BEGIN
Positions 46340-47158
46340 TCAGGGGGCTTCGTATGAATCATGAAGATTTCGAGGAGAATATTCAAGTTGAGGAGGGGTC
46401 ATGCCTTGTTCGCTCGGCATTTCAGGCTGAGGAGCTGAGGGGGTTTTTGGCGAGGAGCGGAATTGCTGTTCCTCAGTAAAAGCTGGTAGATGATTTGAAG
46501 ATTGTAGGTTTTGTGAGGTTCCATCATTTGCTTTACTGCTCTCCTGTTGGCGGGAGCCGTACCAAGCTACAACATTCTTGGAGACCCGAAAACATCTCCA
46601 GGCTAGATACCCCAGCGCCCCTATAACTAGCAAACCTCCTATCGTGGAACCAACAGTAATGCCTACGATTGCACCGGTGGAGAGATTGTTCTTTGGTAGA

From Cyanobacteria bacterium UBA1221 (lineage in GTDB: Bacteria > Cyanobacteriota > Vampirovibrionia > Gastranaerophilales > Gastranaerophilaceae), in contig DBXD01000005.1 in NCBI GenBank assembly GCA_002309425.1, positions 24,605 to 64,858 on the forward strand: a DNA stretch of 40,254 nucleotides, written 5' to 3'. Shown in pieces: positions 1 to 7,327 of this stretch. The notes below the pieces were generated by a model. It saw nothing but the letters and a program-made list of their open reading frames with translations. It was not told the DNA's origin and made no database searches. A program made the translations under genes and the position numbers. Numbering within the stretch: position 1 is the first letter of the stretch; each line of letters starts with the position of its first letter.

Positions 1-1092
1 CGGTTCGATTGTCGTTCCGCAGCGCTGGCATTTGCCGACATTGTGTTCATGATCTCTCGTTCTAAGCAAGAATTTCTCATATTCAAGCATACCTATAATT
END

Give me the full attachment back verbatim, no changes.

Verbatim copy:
Positions 46340-47158
46340 TCAGGGGGCTTCGTATGAATCATGAAGATTTCGAGGAGAATATTCAAGTTGAGGAGGGGTC
46401 ATGCCTTGTTCGCTCGGCATTTCAGGCTGAGGAGCTGAGGGGGTTTTTGGCGAGGAGCGGAATTGCTGTTCCTCAGTAAAAGCTGGTAGATGATTTGAAG
46501 ATTGTAGGTTTTGTGAGGTTCCATCATTTGCTTTACTGCTCTCCTGTTGGCGGGAGCCGTACCAAGCTACAACATTCTTGGAGACCCGAAAACATCTCCA
46601 GGCTAGATACCCCAGCGCCCCTATAACTAGCAAACCTCCTATCGTGGAACCAACAGTAATGCCTACGATTGCACCGGTGGAGAGATTGTTCTTTGGTAGA

From Cyanobacteria bacterium UBA1221 (lineage in GTDB: Bacteria > Cyanobacteriota > Vampirovibrionia > Gastranaerophilales > Gastranaerophilaceae), in contig DBXD01000005.1 in NCBI GenBank assembly GCA_002309425.1, positions 24,605 to 64,858 on the forward strand: a DNA stretch of 40,254 nucleotides, written 5' to 3'. Shown in pieces: positions 1 to 7,327 of this stretch. The notes below the pieces were generated by a model. It saw nothing but the letters and a program-made list of their open reading frames with translations. It was not told the DNA's origin and made no database searches. A program made the translations under genes and the position numbers. Numbering within the stretch: position 1 is the first letter of the stretch; each line of letters starts with the position of its first letter.

Positions 1-1092
1 CGGTTCGATTGTCGTTCCGCAGCGCTGGCATTTGCCGACATTGTGTTCATGATCTCTCGTTCTAAGCAAGAATTTCTCATATTCAAGCATACCTATAATT